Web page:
Chapter 10—Anchors Aweigh
As the COVID-19 pandemic subsides in most parts of the world, it is time for our ship to leave port. As we pull up our anchor, we must accept that there are risks out there, but we must get back to the task of exploration and production to improve lives, mitigate poverty, and provide the energy to enable a modern global society.
I don’t think that the next generation should fear just being who they are rather than confirming to an expectation of what they are meant to be.
It Is Time To Leave Port
Education is not a way to escape poverty; it is a way of fighting it.
As the COVID-19 pandemic subsides in most parts of the world, and as a global society we commit ourselves to its control and eradication everywhere, it is time for our “ship” to leave port. As we pull up our anchor (“anchors aweigh” means the anchor is off bottom and the ship is free to move), we must accept that there are risks out there, but we must get back to the task of exploration and production of oil and gas as never before. As I predicted in this column many months ago, we are definitely leaner (fewer people, with even more work to do) and now we need to be much meaner (better skilled, better motivated, and better focused). All the old adages apply: “life isn’t fair,” “there are no guarantees,” etc.—but a commitment to “duty, honor, and service” (an unofficial motto of my employer, Texas A&M University) stands firm in my mind for our industry. As we leave port, we must have the confidence and purpose that has defined our industry since its inception—improving lives, mitigating poverty, and providing the energy to enable a modern global society.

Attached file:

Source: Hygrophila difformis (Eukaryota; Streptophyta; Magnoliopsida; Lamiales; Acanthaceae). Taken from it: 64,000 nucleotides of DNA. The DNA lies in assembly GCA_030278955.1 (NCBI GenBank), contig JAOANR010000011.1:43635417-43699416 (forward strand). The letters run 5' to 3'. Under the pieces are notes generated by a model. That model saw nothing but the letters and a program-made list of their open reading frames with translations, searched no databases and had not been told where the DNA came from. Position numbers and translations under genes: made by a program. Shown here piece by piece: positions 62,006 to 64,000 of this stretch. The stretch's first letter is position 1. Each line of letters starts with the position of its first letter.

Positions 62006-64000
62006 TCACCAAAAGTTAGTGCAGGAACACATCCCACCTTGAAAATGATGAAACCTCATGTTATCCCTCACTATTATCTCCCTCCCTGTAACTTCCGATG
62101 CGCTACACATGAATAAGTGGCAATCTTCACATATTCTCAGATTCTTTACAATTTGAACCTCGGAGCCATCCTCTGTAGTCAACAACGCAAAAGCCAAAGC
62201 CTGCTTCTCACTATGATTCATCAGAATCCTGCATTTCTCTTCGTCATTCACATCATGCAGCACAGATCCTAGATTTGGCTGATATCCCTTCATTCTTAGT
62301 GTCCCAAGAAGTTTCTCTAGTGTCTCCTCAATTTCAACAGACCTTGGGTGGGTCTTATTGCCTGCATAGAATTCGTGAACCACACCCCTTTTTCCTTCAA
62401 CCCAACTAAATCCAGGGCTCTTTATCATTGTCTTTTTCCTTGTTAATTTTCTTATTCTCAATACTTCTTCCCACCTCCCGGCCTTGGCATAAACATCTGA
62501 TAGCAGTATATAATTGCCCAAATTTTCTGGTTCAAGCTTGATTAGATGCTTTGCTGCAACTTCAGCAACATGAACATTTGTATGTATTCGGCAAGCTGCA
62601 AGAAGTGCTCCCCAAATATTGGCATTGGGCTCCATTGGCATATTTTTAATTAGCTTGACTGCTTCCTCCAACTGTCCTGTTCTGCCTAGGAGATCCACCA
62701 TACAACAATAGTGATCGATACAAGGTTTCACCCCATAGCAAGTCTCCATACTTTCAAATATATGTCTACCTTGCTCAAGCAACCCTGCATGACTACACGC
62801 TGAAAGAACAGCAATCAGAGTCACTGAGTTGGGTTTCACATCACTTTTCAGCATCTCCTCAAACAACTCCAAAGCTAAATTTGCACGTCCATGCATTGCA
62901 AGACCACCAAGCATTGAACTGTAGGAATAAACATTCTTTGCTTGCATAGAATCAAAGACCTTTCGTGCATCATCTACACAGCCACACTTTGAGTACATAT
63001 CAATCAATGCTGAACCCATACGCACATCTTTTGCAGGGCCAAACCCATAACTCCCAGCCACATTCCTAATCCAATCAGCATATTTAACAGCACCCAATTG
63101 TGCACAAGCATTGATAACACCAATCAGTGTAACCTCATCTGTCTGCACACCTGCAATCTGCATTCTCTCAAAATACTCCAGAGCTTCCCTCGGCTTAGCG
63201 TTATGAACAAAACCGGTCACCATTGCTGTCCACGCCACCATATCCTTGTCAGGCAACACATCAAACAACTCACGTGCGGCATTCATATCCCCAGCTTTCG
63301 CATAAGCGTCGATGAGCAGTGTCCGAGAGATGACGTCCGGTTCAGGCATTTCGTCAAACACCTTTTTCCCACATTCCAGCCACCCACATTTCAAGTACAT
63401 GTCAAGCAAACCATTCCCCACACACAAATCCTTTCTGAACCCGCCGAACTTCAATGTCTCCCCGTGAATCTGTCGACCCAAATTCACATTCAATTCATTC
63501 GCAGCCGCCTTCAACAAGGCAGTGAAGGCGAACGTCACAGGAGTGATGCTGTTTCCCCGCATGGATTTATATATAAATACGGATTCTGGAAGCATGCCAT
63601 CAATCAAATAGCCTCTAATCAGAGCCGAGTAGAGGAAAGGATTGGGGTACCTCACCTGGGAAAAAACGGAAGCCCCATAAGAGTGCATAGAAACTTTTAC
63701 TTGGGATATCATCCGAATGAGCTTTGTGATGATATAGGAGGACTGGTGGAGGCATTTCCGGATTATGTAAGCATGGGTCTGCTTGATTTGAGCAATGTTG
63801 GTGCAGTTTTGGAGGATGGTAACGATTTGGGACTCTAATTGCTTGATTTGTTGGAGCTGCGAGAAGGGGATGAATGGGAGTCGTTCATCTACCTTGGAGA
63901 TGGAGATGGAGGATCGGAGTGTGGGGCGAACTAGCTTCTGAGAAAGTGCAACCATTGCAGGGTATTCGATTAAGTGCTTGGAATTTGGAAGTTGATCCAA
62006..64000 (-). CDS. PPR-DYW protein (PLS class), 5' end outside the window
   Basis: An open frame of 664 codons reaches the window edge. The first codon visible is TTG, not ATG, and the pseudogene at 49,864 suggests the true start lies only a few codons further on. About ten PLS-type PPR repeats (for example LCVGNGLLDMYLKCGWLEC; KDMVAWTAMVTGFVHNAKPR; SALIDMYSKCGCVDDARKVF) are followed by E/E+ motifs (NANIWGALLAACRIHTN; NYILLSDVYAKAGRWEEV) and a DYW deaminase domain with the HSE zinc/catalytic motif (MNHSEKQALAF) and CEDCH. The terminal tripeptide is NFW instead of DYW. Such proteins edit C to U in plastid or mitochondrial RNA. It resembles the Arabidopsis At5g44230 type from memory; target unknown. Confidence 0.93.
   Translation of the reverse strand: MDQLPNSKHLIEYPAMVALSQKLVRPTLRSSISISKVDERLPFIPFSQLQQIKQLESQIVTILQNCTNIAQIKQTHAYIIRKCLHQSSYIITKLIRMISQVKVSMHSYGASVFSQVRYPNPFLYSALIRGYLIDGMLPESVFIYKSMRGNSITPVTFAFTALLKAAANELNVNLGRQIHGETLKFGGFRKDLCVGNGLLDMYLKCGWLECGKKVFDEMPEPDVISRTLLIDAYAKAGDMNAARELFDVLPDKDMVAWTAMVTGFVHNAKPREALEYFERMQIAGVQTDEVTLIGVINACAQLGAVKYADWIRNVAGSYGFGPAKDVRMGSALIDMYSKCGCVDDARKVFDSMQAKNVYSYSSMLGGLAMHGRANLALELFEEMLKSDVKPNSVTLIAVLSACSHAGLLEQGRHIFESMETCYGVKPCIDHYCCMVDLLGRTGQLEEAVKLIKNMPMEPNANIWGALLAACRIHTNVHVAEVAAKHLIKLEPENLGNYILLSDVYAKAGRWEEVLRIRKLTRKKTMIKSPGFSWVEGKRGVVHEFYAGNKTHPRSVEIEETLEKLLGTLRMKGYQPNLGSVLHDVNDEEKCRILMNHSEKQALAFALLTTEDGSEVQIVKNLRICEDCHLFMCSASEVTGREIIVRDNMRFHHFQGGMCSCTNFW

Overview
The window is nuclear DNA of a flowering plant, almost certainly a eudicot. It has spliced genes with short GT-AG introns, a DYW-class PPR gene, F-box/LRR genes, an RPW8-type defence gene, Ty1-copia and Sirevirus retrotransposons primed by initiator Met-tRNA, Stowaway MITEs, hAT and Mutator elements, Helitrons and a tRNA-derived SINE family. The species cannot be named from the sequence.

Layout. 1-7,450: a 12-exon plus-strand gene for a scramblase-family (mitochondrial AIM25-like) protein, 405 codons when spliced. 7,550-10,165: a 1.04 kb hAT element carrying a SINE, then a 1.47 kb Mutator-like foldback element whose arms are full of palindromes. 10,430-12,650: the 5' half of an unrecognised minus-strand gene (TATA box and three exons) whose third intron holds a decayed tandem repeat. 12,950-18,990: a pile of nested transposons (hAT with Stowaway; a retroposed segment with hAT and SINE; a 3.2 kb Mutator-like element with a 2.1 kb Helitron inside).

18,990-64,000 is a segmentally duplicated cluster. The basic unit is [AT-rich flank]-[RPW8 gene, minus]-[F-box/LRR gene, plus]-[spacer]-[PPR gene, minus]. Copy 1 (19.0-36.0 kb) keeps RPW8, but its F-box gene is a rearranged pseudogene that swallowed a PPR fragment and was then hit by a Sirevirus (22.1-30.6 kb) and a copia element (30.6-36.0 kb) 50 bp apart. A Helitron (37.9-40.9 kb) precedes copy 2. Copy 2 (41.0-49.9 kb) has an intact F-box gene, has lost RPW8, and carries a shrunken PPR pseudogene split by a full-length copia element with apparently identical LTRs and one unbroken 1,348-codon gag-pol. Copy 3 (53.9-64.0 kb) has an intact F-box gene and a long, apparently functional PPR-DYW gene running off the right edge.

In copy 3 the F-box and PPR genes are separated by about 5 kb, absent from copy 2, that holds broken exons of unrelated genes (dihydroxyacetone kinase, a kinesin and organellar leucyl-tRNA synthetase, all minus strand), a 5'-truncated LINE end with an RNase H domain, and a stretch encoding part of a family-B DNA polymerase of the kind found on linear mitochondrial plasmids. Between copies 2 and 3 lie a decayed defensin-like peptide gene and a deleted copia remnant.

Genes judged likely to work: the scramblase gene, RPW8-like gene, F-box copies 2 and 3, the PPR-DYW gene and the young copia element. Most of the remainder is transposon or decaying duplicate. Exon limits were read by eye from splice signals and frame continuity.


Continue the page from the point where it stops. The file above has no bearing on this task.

Reasons We Must Change as an Industry
Life’s a bit like mountaineering—never look down.
I was in a panel session a few weeks back and, as SPE President, I am certain they saved the toughest question for me: “What are the reasons we must change as an industry?” I confess that this question was particularly hard because it requires a sketch of our future strategies as an industry and as a professional society, which in many ways remains undefined. Fortunately, I had some advance notice and was able to put some thought into my answer. Paraphrasing Darwin, “we must adapt or die.” It is that simple. Our industry provides enormous societal benefit, and just as the future of renewables lies in metals for batteries, conducting materials, circuitry, etc., the present and future of manufacturing lies in oil and gas. There simply are no viable substitutes.
My answer to the question had several subcomponents. I have addressed these point by point below.
- We must address the relevance/need of our industry.
- We must acknowledge a low-carbon future and our role in it.
- We must engage the public as a trusted partner, not just as an energy-resource vendor.
Effect of the COVID crisis
- Oil and gas remain the most secure, affordable, and reliable energy source.
- The world changed—constricted demand, economics, talent, and perceptions.
- “Big Crew Massacre”—senior talent loss and entry-level talent barriers.
- Oil and gas are increasing in price but lag other mineral commodities.
- Industry consolidations will continue.
- We may see significant swings in price over the next several years as supply and demand rebalance.
Global energy demand
The global demand in energy has increased as follows for the past 20 years (20-year averages).